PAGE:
I’m right there with you. Maybe they have a “file” on us or we’re on the “don’t pin code” list? I have a client, I swear she gets one once a month but I never see them. The last one I got only had my husband on it and since he wasn’t on the rez I was trying to make, I couldn’t use it.

      Good luck. Perhaps we can someday get on the good list? :-)

  5. Jay says:

    To be fair, even though POFQ was excluded from the Free Dining promotion, they were part of a room discount % promotion. Of course I don’t think Disney did their poor reservation reps any favors by releasing both promotions the same day but that’s another issue…

    • Chris Wood says:

      True, but keep in mind that when you do the math, the discount at POFQ was only about 5 % most weeks. Not nearly as appealing as free dining and I suspect Disney knows it. They were counting on this to fill up resorts like Caribbean Beach and they were certainly successful. But you know, it’s a business, and a very smart one at that.

  6. Peggy says:

    Hey what about bounceback offers….can you tell me how and when they are available?

    • Chris Wood says:

      Those are released almost a full year in advance. You’ll see them at your resorts but not all resorts get them and they’re not there all the time. I stayed at WDW about 7 times last year and only saw one in my room (one night stay) at the Poly in late November. A friend of mine got one at the Grand Flo last month, but again, it’s always pretty random.

      Just make sure you book before you leave!

      • Crystal Antoine says:

        We got a free dining plan bounceback option for august 2014-september 2014. We went ahead and booked it because we uave such a large family that the free dining saves us around 1200.00 each stay.

  7. Jeanne says:

    Made reservations way back in February for our trip in December. Was hoping to hear about a free dining promo sometime prior to our trip. In the meantime, from cruising around on the internet, I heard about these “PIN” codes. I went and checked on one of my old email addresses that I rarely ever use any more, but apparently had registered with Disney years ago. Lo and behold, there it was!! A PIN code for free dining, AND it included the week we are going!! Since then, they have released a free dining promo, but the week we are going was EXCLUDED from the general public offer! In the past few months, I have received at least 4 more of the same PIN offers via e-mail, and snail mail. They must really want me back, LOL! Wish I could bank them. :o)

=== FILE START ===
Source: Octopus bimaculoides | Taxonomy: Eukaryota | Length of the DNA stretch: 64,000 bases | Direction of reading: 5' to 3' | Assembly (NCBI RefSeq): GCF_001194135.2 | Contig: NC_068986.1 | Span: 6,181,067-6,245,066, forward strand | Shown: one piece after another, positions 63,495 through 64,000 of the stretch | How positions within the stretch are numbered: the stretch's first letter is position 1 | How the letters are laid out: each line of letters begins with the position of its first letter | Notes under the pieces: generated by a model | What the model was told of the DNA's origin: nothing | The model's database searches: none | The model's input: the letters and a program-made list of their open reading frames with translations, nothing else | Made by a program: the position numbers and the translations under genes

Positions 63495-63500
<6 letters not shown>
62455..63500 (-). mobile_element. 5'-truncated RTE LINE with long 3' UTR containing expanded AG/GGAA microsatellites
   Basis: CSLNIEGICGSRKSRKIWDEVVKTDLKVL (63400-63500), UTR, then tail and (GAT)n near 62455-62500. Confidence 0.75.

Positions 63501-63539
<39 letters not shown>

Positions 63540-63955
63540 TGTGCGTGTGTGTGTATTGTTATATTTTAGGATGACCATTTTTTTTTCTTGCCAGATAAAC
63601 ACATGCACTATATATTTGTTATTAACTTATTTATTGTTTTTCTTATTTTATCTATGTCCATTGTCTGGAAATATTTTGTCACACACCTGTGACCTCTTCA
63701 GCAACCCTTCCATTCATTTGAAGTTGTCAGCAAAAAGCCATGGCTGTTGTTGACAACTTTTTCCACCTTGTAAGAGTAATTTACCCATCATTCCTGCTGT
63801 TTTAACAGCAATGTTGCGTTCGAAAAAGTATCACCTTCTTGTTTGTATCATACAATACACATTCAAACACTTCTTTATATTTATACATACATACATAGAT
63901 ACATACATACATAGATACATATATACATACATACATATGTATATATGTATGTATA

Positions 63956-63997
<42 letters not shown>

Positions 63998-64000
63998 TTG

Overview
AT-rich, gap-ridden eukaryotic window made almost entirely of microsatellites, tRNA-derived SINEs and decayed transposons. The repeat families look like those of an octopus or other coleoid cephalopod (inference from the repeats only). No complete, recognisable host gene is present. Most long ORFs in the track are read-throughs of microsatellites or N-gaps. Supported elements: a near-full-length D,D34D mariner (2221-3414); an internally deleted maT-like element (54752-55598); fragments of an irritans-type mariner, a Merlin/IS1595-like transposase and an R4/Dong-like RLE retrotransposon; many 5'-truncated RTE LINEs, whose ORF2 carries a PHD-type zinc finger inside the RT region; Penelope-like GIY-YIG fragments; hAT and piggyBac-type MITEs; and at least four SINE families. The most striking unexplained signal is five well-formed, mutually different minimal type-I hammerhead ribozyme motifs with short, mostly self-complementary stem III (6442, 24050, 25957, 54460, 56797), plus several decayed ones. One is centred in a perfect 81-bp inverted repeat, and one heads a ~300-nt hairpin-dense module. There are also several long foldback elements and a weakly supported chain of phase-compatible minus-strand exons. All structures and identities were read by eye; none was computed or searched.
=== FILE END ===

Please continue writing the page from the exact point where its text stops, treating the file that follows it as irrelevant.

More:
8. Bridget Mader says:

    I received a Pin Code and after waiting on hold for half hour and another 45 for Cast Member to figure out what the code was for, I got told it wasn’t valid for the dates we were traveling. So frustrated and what a waste of time on the phone!

  9. Andrew says:

    Where does one sign up? You mention a site in your article but not where to go!

  10. Courtney Ludy says:

    I receive PIN codes regularly. I am now at the point where I don’t even save the emails or mailings. When I’m ready to book, I just call and talk to a reservation cast member and they look it up for me. I’ve never NOT had one. They do different things though. This is the first time I’ve had free dining at a time not offered to the general public. This is the first time I’m taking all three of my kids to Disney World, so using the PIN saved me almost $2,000 for the 10 days we will be going this year in December. I play around A LOT on Disney’s websites and request maps and DVDs every time we book. I also have a Disney credit card that I use regularly and use to book vacations. I’ve heard that helps too. All these things together, and I get PIN codes every year we go! Good luck!

  11. Andrew says:

    I did some googling… I had 4 in my email inbox.

    Uhhhhh nice?

  12. Ed Kelemen says:

    I’ve been to WDW 26 times and have never gotten either a pin code or a bounce-back offer.

    • Chris Wood says:

      Same here. Well that’s not true. I have gotten maybe one and my husband gets them but for some reason they have him down as a “bachelor” (news to him I’m sure, maybe he can get that new TV he’s been wanting for football season) and I can’t use it because I often visit without him.

  13. Donnie Davie says:

    I live in Northern California about 12 hours from Disneyland, but go every year. I go to Disney World every 2 or 3 years. I’m also a DVC member. How would I go about signing up for a PIN code? Does being a DVC member make it so I am not eligible just like the free dining? Thanks A lot

  14. DM says:

    I think the Pin Codes are a joke. Just so a person will look at all the Disney Websites and get the excitement to go to Disney World.
    What a Joke. “Pin Codes”

  15. Michelle says:

    My husband gets them all the time in the USmail. Every couple of months since we went in 2008. We just got one today and it’s for when we are planning our 2014 trip so I’m very excited. Ironically, I’m the one with the Disney Visa, booked our last trip, and goes on the website all the time, but HE gets them. Weird!

  16. Avaleigh says:

    I received 2 or 3 pin codes in the past before I knew they were ‘special.’ Now I never receive them and we have stayed there twice in the last three years.

  17. Joann Powell says:

    Just confirming the zip code / address theory here. We used to get periodic PIN offers. Then we moved. Our codes / offers completely dried up. Haven’t had one since. Very disheartening. Not sure why marketing targets certain ppl living in certain areas. Seems that good deals would bring in people from any zip code – I mean an address hardly includes ( or excludes) specific demographics anymore. With the ability to telecommute, and globalization in general, the marketing to certain areas is outdated in my opinion. Of course, not getting codes anymore has nothing to do with that opinion. :-/

  18. Monica says:

    Do the PIN codes just come to your email as an email in and of itself?? Or is it in some other marketing email?